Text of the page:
Photos showing the progression from scratch-built cardboard model, to its positioning in cement, with two variations of lighting (the ‘vignette’ was achieved by piercing a small square of tape, and fixing it over the camera of my iPhone). The design of the model was influenced chiefly by the German V2 rockets of World War Two, and space rockets typical of early science fiction films (‘The Quatermass Experiment’, for example). I decided to only construct the lower fuselage simply to allow me to suggest the rest of the rocket as being buried on impact. The model is made entirely from cardboard packaging, including the lettering and numerals, and painted with enamel spray paints. Finally, damage was created with a candle flame, which proved very effective in simulating charring across the surface of the rocket.

But why a rocket? And why crashed? These images represent the embryonic stages of a project that critically examines ideas surrounding progress and speculative futures. Using models as sources for artworks, I intend to interrogate the resurgence of interest in space exploration and, specifically, a return to the Moon. With several nations either maintaining or developing space programs, the renewed enthusiasm and investment may connote a broader trend to reinvigorate a stalled or lost sense of progress, forward momentum, or simply to restore hope in the future (humanity’s search for redemption on distant worlds). The journey into space can be seen as an attempt to recapture the stated aims and principles of modernism, and again discover the continuing upward curve of advancement, ambition and technological innovation. A new frontier is sought, or an old one re-packaged. The rocket fallen back to earth signifies the illusion and ultimate failure of progress, with devastation and ruin following in its wake. In the light of this, the rocket is not only a manned vessel of exploration and escape, but also a missile that has failed to detonate. Whether vessel or warhead, both can be said to deliver the same payload.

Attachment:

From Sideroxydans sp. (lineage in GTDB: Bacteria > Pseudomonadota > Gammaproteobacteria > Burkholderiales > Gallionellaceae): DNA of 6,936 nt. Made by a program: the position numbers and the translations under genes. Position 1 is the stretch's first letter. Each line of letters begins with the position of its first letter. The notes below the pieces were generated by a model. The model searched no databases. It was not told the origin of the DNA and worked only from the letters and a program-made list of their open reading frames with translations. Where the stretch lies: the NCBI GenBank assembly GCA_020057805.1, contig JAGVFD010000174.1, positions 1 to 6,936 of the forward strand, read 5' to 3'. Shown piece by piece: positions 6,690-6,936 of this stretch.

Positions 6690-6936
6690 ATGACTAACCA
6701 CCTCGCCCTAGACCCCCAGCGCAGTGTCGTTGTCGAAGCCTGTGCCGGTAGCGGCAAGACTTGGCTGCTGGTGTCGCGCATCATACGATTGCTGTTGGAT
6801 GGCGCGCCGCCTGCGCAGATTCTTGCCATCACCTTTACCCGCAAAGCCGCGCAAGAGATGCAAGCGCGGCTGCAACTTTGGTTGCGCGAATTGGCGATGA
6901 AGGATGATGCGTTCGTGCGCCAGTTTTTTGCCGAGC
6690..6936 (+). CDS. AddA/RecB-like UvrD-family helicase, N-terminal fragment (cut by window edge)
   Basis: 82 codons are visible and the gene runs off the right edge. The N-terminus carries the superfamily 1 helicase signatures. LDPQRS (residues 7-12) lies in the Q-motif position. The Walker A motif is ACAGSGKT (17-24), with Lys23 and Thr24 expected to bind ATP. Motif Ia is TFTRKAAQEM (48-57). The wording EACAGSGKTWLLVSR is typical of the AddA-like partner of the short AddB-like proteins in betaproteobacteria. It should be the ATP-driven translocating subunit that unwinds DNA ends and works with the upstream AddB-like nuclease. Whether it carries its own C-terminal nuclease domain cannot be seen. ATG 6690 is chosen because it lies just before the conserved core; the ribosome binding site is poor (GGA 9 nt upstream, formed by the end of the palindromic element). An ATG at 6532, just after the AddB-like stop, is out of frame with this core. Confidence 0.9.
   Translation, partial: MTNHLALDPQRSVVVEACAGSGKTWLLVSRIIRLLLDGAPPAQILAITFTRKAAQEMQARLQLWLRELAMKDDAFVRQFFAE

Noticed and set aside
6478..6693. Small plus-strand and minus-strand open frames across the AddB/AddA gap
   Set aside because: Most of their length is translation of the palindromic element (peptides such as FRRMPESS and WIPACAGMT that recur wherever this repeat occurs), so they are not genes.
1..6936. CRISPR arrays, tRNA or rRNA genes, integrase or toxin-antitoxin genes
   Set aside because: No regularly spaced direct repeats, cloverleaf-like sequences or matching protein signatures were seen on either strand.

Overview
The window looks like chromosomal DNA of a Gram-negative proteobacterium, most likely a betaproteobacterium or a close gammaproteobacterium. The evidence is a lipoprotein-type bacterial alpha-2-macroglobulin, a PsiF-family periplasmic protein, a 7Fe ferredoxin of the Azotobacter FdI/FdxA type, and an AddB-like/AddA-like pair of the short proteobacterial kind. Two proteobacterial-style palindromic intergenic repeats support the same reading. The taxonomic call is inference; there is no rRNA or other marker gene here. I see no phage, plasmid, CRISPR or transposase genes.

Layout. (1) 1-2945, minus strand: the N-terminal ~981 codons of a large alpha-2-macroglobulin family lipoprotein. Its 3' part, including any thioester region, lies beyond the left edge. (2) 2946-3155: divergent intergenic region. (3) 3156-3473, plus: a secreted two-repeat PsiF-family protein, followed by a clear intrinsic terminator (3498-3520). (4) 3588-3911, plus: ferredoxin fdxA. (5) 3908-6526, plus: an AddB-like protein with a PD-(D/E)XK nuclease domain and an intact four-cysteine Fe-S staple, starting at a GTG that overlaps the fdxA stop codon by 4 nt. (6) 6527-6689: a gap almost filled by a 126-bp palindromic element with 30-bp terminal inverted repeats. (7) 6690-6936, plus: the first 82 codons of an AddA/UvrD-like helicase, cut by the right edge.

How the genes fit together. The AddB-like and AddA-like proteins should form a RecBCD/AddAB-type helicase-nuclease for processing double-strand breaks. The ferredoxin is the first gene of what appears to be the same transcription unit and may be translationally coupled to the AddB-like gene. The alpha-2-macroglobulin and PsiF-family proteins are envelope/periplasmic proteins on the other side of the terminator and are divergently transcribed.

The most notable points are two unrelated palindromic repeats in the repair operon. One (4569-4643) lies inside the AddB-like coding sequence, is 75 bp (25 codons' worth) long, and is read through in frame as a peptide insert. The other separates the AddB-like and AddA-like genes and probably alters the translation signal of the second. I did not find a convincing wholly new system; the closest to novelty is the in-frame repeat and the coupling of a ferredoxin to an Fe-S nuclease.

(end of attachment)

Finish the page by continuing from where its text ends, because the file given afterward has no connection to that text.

‘Folly (noun) – a building in the form of a castle, temple, etc, built to satisfy a fancy or conceit, often of an eccentric kind’ (Collins Dictionary).
‘Folly (Contrived Ruin #1)' and ‘Folly (Contrived Ruin #2)', charcoal drawings made from models of cardboard, cork and cement. While considering titles for these works, it occurred to me that the structures I build in the studio could also be described as 'follies’ in the architectural sense: they are made solely for effect and the expression of an idea (metaphor and playful indulgence as opposed to utility), belying the physical realities of their construction. They have the character of 'cut-outs’, 2 dimensional facades, an ornamental edifice intended to be viewed only from one location. In other words, an illusion, a sham.